His message to the conference was that AI is not a single technology, but rather a diverse set of capabilities. Indeed, there are many applications for AI in all aspects of legal practice, not just judicial decision-making or legal advice, but also on the business side of the profession, Curle observed.
Prof. Randy Goebel, Professor of Computing Science at the University of Alberta, then went into detail on some of the potential that AI and specifically Natural Language Processing, holds for better and faster legal reasoning, in areas such as making legal outcome prediction, legislative drafting, and more. Goebel picked up on the theme of legitimacy by emphasizing the importance of transparency and explainability in the application of algorithms to legal decisions. Judge Hardiman followed with a practical view of AI in the courts: AI and other forms of automation will be necessary as courts around the world deal with the burden of higher caseloads.
Christopher Markou, Fellow and Lecturer at the Faculty of Law at the University of Cambridge, focused on where the elusive boundary between machine learning and the legal system should lie. Yes, many aspects of the rule-driven legal system lend themselves to algorithmic treatment and automation, but the legal system itself interfaces with so many other social systems that technology itself can’t be expected to fill in the gaps between law and those systems without human intervention.
One of the most talked-about presentations at the conference came from Wang Hao of the Hainan High People’s Court in China. As with many of the other technology discussions at this conference, the problem here was defined in terms of judicial workloads and the need for streamlining court processes. The new Smart Court includes features like self-service case-filing facilities, a mini-app on the WeChat platform, full online litigation, electronic signatures, and the ability to upload evidence. Internal judicial workflows have been integrated with litigant-facing services. The establishment of online courts is a nationwide phenomenon, with specialized and regional courts all over China. Notably, this development is linked back to the topic of the day’s first conference session — the Smart Court model is not just about efficiency and speed in dispute resolution, it’s about the transparency and legitimacy of the court system itself.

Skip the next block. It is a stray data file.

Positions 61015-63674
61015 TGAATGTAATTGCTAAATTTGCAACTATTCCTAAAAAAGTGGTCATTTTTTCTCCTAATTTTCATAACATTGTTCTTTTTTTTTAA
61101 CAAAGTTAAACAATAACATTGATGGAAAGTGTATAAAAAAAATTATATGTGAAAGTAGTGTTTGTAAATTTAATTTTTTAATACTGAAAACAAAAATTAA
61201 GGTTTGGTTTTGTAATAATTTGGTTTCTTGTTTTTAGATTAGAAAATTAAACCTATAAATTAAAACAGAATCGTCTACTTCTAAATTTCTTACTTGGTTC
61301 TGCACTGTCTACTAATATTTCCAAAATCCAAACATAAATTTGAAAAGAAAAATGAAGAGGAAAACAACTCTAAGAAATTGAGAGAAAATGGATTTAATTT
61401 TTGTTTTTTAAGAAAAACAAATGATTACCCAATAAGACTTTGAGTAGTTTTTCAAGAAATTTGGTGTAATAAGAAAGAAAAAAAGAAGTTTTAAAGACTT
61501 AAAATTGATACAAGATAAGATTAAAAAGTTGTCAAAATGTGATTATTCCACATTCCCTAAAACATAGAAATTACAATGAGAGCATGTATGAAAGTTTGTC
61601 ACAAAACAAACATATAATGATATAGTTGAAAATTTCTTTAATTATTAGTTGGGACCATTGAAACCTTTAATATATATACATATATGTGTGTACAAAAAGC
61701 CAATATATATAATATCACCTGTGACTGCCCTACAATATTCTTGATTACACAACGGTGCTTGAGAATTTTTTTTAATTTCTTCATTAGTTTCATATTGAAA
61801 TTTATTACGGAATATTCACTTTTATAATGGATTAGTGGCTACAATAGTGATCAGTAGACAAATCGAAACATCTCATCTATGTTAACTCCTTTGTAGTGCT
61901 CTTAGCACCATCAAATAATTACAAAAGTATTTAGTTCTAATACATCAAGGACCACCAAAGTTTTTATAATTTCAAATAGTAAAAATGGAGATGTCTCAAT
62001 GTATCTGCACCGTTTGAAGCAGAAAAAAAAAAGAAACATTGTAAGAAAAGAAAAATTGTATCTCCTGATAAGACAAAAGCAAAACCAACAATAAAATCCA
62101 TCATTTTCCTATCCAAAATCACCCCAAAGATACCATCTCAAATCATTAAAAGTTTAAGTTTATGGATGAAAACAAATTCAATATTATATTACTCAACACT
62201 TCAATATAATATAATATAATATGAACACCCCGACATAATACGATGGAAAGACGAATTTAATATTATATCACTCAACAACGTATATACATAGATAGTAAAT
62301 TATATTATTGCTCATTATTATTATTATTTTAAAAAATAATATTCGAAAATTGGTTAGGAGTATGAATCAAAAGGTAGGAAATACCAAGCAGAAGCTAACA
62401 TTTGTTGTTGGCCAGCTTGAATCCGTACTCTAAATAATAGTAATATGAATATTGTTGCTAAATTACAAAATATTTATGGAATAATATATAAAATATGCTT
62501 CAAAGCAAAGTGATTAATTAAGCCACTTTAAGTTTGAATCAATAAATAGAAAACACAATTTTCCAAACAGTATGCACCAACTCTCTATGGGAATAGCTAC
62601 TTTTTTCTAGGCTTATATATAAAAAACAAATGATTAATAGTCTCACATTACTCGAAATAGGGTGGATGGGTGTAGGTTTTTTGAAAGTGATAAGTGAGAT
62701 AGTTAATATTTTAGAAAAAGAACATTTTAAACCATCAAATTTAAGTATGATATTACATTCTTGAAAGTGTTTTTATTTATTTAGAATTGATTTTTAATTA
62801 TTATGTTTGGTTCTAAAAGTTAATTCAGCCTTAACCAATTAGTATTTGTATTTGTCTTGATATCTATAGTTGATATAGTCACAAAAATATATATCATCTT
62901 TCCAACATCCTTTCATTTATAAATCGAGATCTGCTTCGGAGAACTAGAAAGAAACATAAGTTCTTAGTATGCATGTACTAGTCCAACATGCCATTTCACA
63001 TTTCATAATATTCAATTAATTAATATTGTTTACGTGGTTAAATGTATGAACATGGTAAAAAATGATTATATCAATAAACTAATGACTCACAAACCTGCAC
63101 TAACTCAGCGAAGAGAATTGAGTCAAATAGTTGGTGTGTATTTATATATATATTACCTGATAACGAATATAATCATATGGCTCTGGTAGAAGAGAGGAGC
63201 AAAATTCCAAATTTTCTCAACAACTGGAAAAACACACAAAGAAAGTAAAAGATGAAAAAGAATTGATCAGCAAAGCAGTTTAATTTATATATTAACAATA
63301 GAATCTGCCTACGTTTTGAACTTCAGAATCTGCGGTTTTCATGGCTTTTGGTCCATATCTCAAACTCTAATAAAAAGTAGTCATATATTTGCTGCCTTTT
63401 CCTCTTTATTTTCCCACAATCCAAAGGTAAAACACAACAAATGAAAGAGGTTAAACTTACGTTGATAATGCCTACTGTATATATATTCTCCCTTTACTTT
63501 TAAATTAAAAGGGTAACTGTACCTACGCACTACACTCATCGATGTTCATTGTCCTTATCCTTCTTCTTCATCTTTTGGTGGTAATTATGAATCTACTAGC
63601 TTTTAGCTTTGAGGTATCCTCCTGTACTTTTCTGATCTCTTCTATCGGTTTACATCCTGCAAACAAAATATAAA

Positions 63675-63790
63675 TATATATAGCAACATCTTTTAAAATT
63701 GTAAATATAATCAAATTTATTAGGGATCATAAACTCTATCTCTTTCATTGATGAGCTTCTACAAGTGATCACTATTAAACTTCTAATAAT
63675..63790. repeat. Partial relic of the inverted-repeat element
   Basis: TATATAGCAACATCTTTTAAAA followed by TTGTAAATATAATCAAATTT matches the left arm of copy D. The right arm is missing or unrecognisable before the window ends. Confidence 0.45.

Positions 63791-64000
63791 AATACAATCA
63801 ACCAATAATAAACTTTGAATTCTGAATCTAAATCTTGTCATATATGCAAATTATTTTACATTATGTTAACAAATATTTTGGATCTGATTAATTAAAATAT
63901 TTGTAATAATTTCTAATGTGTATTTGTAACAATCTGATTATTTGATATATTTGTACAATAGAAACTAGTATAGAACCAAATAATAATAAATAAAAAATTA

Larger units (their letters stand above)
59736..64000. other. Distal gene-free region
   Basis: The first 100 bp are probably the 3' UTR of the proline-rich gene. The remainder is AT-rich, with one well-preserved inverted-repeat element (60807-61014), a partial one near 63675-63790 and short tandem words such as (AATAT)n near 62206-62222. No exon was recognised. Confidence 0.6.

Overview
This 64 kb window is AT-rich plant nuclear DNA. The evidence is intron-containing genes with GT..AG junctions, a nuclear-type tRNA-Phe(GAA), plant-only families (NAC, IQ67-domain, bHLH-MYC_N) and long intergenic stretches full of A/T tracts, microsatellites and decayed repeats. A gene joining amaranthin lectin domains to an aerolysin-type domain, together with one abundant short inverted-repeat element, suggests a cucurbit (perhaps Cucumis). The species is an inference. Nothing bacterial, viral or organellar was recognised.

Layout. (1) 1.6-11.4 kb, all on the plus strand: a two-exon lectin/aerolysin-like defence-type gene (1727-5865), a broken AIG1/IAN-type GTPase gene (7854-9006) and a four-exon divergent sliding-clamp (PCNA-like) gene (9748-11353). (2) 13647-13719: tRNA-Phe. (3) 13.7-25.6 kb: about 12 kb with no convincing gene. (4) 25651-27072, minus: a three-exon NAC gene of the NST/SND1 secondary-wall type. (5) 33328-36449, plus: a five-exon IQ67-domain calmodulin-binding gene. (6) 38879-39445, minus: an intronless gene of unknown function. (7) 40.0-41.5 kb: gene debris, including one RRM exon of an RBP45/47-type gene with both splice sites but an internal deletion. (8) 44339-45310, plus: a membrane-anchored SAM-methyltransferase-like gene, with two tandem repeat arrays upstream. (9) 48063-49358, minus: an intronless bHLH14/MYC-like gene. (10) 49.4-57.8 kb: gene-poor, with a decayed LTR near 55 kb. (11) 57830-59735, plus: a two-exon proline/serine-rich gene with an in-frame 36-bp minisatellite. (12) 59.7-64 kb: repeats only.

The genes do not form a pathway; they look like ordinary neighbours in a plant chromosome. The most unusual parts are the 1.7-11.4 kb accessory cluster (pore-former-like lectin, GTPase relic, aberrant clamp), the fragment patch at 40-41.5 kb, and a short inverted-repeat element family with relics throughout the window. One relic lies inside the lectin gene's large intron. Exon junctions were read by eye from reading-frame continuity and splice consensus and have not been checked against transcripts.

Additional topics discussed throughout the conference included the role of the judiciary in addressing social movements, human rights abuses, international crime, and diversity and inclusion in the legal industry. A panel on judicial training went right to the heart of the missions of partner organizations JRTI and the National Judicial College in the US, which was represented in Korea by its President, Benes Aldana. Just as the judiciary needs new technologies to keep up with new demands, judicial personnel need additional tools to deal with their expanding role in enforcing justice, meeting the demands of a diverse workforce, and expanding skill sets to keep up with technological and other changes.
If courts are to continue to enjoy public confidence and legitimacy in a dynamic world, JRTI has provided a good road map of the many aspects of judicial systems that need to be upgraded and maintained. This International conference provided a good catalog of approaches to maintaining the special role of the judiciary in modern legal systems.